My intention this morning was to write a post about keeping busy and cheerful – and the day did begin on track. I danced to some tunes in the living room. I air-boxed infertility. I had a soak in the bath and enjoyed the warmth on my back. I used generous quantities of sea salt body scrub. Then I tucked into a large bowl of porridge with banana and nuts. I was set up for the day.
After breakfast, I sat down at the computer. I intended to create my plan for staying positive. The blank page would not be filled, however. My eyes glazed over and my brain switched to standby mode. I just couldn’t make myself think. I flicked through social media instead, to find a hook back into the world. Somehow, I managed to send the hospital report to Airbnb, who are considering our refund request for the Ibiza accommodation. It took an hour to achieve that, however, as I couldn’t work out how to attach the document on the website. I cried on the phone to the Airbnb agent, who said I could email the report to him instead – thank you Paolo.
For lunch, we had homemade soup and a long hug, which is when I remembered that I don’t get to decide how this goes. Many people have said to take it easy, that the feelings will come and go. So I went back to bed this afternoon and slept for an hour, which was the perfect medicine.
At tea time, I had peanut butter and honey on toast (a suggestion from a friend on Twitter, which sounded so disgustingly delicious, I had to try it). Then the spark came to do a quick drawing, as we’re packing for the seaside and I didn’t want to go without saying thank you for the loving messages – they take the loneliness out of this experience.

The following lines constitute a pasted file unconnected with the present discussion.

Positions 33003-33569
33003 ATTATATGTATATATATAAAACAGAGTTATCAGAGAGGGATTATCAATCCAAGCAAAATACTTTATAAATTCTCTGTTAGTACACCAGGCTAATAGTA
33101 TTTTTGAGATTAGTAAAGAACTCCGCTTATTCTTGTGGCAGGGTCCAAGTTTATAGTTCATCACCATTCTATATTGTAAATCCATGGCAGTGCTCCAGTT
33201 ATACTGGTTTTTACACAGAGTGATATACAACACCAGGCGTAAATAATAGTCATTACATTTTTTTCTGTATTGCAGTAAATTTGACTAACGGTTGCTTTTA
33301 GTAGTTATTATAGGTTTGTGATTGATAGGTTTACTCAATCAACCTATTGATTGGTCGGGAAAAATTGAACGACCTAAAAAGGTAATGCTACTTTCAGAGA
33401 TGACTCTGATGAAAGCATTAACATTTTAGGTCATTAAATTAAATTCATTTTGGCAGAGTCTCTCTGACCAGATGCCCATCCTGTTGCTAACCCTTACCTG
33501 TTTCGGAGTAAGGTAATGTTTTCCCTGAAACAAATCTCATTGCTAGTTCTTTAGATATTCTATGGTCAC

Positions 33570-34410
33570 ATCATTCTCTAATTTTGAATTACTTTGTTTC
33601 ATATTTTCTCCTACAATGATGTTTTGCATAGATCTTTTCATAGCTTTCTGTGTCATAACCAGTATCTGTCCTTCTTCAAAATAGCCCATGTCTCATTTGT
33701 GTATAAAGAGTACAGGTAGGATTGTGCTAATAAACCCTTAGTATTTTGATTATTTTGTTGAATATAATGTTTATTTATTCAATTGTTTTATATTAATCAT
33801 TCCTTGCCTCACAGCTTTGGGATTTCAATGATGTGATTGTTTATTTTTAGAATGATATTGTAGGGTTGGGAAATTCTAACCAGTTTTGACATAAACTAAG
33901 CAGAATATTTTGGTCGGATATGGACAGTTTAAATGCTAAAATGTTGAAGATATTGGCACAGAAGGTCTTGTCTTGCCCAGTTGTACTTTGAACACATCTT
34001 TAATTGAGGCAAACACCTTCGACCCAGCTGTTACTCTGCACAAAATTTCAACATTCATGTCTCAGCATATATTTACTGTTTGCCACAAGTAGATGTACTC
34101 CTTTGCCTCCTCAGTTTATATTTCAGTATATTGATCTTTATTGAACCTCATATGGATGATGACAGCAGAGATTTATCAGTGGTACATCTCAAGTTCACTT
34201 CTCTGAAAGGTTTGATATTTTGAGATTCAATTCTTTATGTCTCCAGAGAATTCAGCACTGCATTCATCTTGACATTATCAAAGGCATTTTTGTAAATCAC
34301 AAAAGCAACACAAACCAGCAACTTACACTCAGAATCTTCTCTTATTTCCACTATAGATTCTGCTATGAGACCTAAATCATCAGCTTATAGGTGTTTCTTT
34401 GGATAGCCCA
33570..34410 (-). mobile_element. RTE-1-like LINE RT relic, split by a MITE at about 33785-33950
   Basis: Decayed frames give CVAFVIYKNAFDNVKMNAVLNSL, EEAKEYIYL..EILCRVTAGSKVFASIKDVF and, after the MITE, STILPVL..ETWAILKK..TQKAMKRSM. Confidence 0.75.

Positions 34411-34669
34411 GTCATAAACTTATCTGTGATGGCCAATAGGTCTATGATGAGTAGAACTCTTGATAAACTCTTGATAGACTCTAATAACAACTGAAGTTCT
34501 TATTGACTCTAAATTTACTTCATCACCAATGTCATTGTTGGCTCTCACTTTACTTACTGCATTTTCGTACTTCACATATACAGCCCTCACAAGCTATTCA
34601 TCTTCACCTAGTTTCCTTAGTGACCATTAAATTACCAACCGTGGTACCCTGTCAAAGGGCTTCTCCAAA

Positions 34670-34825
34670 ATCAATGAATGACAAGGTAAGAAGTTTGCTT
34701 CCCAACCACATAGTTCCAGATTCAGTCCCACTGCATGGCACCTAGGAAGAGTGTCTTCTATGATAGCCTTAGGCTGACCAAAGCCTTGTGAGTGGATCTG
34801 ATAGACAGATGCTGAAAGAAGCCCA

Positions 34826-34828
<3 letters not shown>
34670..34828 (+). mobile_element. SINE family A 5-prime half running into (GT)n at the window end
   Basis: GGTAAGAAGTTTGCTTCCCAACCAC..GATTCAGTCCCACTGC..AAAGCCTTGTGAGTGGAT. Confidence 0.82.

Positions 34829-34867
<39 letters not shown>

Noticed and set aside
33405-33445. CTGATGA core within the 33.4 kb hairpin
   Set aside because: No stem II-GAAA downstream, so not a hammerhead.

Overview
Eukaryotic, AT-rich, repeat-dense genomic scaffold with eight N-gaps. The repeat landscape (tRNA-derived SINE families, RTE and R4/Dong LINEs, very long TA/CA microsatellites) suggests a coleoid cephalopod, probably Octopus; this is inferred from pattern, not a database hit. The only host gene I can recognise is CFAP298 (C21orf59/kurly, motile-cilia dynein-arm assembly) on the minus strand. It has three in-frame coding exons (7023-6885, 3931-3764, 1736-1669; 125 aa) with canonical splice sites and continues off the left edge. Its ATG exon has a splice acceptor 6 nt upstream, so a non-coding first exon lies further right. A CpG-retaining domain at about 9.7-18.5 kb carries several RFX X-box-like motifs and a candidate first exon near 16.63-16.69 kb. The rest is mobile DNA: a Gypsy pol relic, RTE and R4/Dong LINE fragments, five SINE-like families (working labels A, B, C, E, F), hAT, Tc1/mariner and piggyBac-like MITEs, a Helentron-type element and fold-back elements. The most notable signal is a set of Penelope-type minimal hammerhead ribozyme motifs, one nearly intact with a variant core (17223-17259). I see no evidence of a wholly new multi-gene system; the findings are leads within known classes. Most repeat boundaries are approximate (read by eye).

We had a three hour wait for our blood test results, which would indicate whether a scan was required. While we waited, we left the hospital for a walk in the sunshine and some lunch (another great suggestion from an IVF sister). On the way back to the Early Pregnancy Assessment Unit, we picked up a new prescription from the hospital pharmacy for Progynova and Cyclogest – to signal our confidence to each other that there was good news ahead. When we returned to the unit, there was an episode of Jeremy Kyle on the waiting room TV. It was a DNA testing episode, where they prove conclusively who is or isn’t the daddy. Cue the shouting and finger pointing and storming off set – nightmare show!
Thankfully, we were called by the nurse. She was quick to tell us the result.
“I’m afraid it’s not good news,” she said. Six little words that ended IVF1.
We were taken through to the doctor’s room. It was Nargis, the same doctor as last Thursday. She was kind and very clear. She said to stop taking the medication now. I felt a bit daft clutching the prescription bag.
“Come back in a week’s time for another blood test,” Nargis said. “We need to monitor the hormone levels, to make sure they drop further.”
Walking out of hospital, there were just sounds – footsteps, alarm beeps, doors opening and closing. It was a strange experience of shrinking inside myself, like a hedgehog curling up. People were featureless shapes in the corridor. It is true that the world blurs with bad news. In the hospital entrance, we were stuck in a buggy jam, but the sensory shutdown protected me. The buggies were just dark blobs. With his arm around my waist, Dad 100 steered me through the gap. When we got to the car, we sat for a minute, holding hands.
Naively, we thought we were prepared for this outcome. Since our double embryo transfer, there have been so many warnings that things weren’t right. Low beta results, continuous bleeding, medics giving opinions – but of course, hope is stronger than all of that. The instinct to protect and believe in the life inside me superseded all the gloom. So when the conclusive statement came – “your beta-HCG levels have dropped, which confirms the miscarriage” – we both felt a fresh punch.
In the morning, we’re heading to the east coast for our overnight stay. We have booked a comfortable hotel room with a big bed and sea view. I’m really looking forward to the fresh air and the old-fashioned arcade games on Southwold pier. Sunshine is forecast when we get into town. See you all very soon – thank you so much for your friendship.